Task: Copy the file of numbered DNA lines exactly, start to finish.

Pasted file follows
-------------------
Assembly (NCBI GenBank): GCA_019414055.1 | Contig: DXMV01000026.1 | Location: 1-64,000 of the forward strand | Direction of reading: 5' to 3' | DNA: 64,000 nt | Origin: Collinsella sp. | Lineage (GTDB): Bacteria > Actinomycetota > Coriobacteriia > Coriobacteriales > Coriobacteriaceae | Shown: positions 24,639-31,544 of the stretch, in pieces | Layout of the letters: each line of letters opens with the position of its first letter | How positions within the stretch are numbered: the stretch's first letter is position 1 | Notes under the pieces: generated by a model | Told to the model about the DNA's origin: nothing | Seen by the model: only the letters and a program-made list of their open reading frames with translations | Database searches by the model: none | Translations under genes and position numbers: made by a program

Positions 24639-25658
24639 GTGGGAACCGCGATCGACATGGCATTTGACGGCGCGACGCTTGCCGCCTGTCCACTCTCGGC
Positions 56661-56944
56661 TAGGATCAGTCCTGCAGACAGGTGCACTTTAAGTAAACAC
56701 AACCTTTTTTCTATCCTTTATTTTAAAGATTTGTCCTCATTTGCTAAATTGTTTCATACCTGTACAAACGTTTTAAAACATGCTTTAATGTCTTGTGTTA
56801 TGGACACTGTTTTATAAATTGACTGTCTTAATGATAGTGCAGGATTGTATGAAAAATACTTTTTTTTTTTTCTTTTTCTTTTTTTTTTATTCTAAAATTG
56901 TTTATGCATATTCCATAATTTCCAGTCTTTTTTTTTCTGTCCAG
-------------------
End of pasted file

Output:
Assembly (NCBI GenBank): GCA_019414055.1 | Contig: DXMV01000026.1 | Location: 1-64,000 of the forward strand | Direction of reading: 5' to 3' | DNA: 64,000 nt | Origin: Collinsella sp. | Lineage (GTDB): Bacteria > Actinomycetota > Coriobacteriia > Coriobacteriales > Coriobacteriaceae | Shown: positions 24,639-31,544 of the stretch, in pieces | Layout of the letters: each line of letters opens with the position of its first letter | How positions within the stretch are numbered: the stretch's first letter is position 1 | Notes under the pieces: generated by a model | Told to the model about the DNA's origin: nothing | Seen by the model: only the letters and a program-made list of their open reading frames with translations | Database searches by the model: none | Translations under genes and position numbers: made by a program

Positions 24639-25658
24639 GTGGGAACCGCGATCGACATGGCATTTGACGGCGCGACGCTTGCCGCCTGTCCACTCTCGGC
Positions 56661-56944
56661 TAGGATCAGTCCTGCAGACAGGTGCACTTTAAGTAAACAC
56701 AACCTTTTTTCTATCCTTTATTTTAAAGATTTGTCCTCATTTGCTAAATTGTTTCATACCTGTACAAACGTTTTAAAACATGCTTTAATGTCTTGTGTTA
56801 TGGACACTGTTTTATAAATTGACTGTCTTAATGATAGTGCAGGATTGTATGAAAAATACTTTTTTTTTTTTCTTTTTCTTTTTTTTTTATTCTAAAATTG
56901 TTTATGCATATTCCATAATTTCCAGTCTTTTTTTTTCTGTCCAG